What are some of the physical effects of marijuana?
What are some of the emotional effects of marijuana use?
Is marijuana addictive?
Is there a drug to treat marijuana addiction?
What sorts of therapy are available for marijuana addicts?
What happens in inpatient treatment for marijuana addiction?
What happens in private treatment for marijuana addiction?
Who is likely to become addicted to marijuana?
What is the difference between social drinking and alcoholism?
What is the first step in getting help for alcoholism?
What is alcohol detox?
What medications are available to treat alcoholism?
What are some of the physical effects of alcoholism?
What are some of the emotional and social effects of alcoholism?
What happens in outpatient alcohol treatment?
What happens in inpatient alcohol treatment?
What are some of the benefits of private alcoholism treatment?
What are some of the physical effects of cocaine use?
What are some of the emotional effects of cocaine use?
What are some of the characteristics of cocaine users?
What happens when people mix cocaine and alcohol?
What is it like to withdraw from cocaine?
How do users learn the skills to stay off cocaine?
What happens during cocaine detox?
Are there drugs to treat cocaine addiction?
What happens in inpatient cocaine treatment?
What happens in private treatment for cocaine use?
Do narcotics have medical uses?
What are some commonly abused narcotics?
What are some of the ways people get addicted to narcotics?
How are narcotics addictions treated?
What is it like to withdraw from heroin or other opiates?
What are some of the physical effects of narcotics addiction?
What are some of the emotional effects of narcotics addiction?
What happens in heroin detox?
What happens in narcotics treatment?
What kind of aftercare is needed for narcotics addictions?
What is the difference between pain relief and addiction to painkillers?
What are some of the paths into painkiller addiction?
What are some of the physical effects of painkillers?
What are some of the emotional effects of painkiller abuse?
What is OxyContin?
Is it possible to get addicted to Vicodin?
What are the risks of mixing alcohol and painkillers?
What happens in detox from painkillers?
What happens in inpatient treatment for painkiller addiction?
What happens in private treatment for prescription drug abuse?
What are amphetamines?
Why is meth addiction rising?
What are some of the physical effects of meth and amphetamines?
What are some of the emotional effects of meth and amphetamines?
What are some of the ways amphetamines have been used in the past?
Why would you use a stimulant to treat someone with ADD?
What happens in meth detox?
What happens during inpatient treatment for meth addiction?
What is new in the fight against meth addiction?
What happens in private treatment for meth and amphetamine addiction?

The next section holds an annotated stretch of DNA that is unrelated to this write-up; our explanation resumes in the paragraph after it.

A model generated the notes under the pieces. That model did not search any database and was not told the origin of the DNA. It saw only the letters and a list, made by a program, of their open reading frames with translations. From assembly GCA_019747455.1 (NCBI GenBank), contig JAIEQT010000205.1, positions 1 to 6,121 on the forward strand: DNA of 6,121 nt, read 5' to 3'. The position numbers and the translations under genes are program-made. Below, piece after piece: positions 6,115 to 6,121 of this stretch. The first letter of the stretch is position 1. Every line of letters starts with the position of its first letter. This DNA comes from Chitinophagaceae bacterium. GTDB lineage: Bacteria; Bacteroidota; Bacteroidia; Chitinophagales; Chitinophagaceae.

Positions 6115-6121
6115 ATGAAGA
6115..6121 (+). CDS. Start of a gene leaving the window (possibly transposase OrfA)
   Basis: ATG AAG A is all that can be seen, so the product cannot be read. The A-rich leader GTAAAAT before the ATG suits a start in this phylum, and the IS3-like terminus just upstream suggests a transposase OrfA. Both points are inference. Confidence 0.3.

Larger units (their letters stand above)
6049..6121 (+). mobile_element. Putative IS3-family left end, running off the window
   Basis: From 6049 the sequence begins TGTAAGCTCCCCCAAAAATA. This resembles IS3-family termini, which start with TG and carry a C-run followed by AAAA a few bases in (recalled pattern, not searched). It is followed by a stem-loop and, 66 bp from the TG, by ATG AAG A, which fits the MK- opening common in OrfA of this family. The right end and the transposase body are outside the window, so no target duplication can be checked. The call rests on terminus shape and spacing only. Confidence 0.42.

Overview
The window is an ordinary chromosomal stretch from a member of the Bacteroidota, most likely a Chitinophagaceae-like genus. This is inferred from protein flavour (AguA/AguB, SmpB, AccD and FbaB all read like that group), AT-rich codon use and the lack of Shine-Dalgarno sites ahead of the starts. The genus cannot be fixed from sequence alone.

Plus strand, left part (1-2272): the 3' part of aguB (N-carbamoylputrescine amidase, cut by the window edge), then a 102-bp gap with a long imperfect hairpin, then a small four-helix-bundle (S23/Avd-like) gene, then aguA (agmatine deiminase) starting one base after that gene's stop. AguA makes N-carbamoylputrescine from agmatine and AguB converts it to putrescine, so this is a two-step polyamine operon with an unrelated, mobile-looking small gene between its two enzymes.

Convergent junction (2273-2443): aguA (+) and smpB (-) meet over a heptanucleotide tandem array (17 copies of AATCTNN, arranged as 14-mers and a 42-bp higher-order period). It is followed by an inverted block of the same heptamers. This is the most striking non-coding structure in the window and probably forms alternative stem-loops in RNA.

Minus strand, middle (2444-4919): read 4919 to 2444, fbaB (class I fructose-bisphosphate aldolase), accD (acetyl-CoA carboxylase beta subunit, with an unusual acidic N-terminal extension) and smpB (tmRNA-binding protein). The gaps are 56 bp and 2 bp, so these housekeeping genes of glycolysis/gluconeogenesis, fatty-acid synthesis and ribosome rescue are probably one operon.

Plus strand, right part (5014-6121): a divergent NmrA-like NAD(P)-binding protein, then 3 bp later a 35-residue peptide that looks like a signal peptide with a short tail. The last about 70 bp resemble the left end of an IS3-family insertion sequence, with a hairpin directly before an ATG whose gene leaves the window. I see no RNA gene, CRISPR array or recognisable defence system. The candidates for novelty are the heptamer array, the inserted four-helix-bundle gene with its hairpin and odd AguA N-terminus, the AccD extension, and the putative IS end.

What is a relapse?
Why do drug addicts have relapses?
What is the role of support groups in relapse prevention?
What are diversions, and how do they help prevent relapses?
What stress management skills can be useful to people in recovery?
What are some of the warning signs of a relapse?
What are triggers?
How can a recovering addict avoid situations associated with drug use?
Are there medications to prevent drug relapses?
What role does therapy play in relapse prevention?
What should I do in a drug-related crisis?
I think I have a problem with alcohol or drugs. What can I do?
teen drug abuse, teen alcoholism, signs of drug use, rehab centers, 12-step meetings
What can I expect if my spouse or partner is addicted to drugs or alcohol?
What should I do if my parent has a drug or alcohol problem?
What can I do for a friend who has an addiction problem?
What can I do to prevent substance abuse in my community?
What can my religious organization do to address the problem of substance abuse?
What are some of the legal problems with substance abuse?
What happens if I'm in recovery and have a relapse?
Is addiction a disease?
What is the social model of addiction treatment?
What is the 12-step model of addictions and recovery?
What is harm reduction?
What is the family model of drug treatment?
Does electroconvulsive therapy have a role in drug addiction treatment?
What is the most effective role of religious faith in recovery?
Do "scared straight" programs work?
What is the individual model of addiction therapy?
What happens in a detox center?
What happens in short-term drug rehab programs?
When are long-term drug or alcohol rehab centers needed?
What happens in a transitional home for drug or alcohol addicts?
What happens in outpatient drug treatment?
What happens in private drug treatment?
What happens when I join a 12-step group?
Are online recovery support groups effective?
What are therapeutic communities?
What are methadone maintenance programs?
Please explain the risks and dangers of mixing injectable steriods and cocaine.
what is hallucinogans
what are side effects of mixing cocaine and darvocet?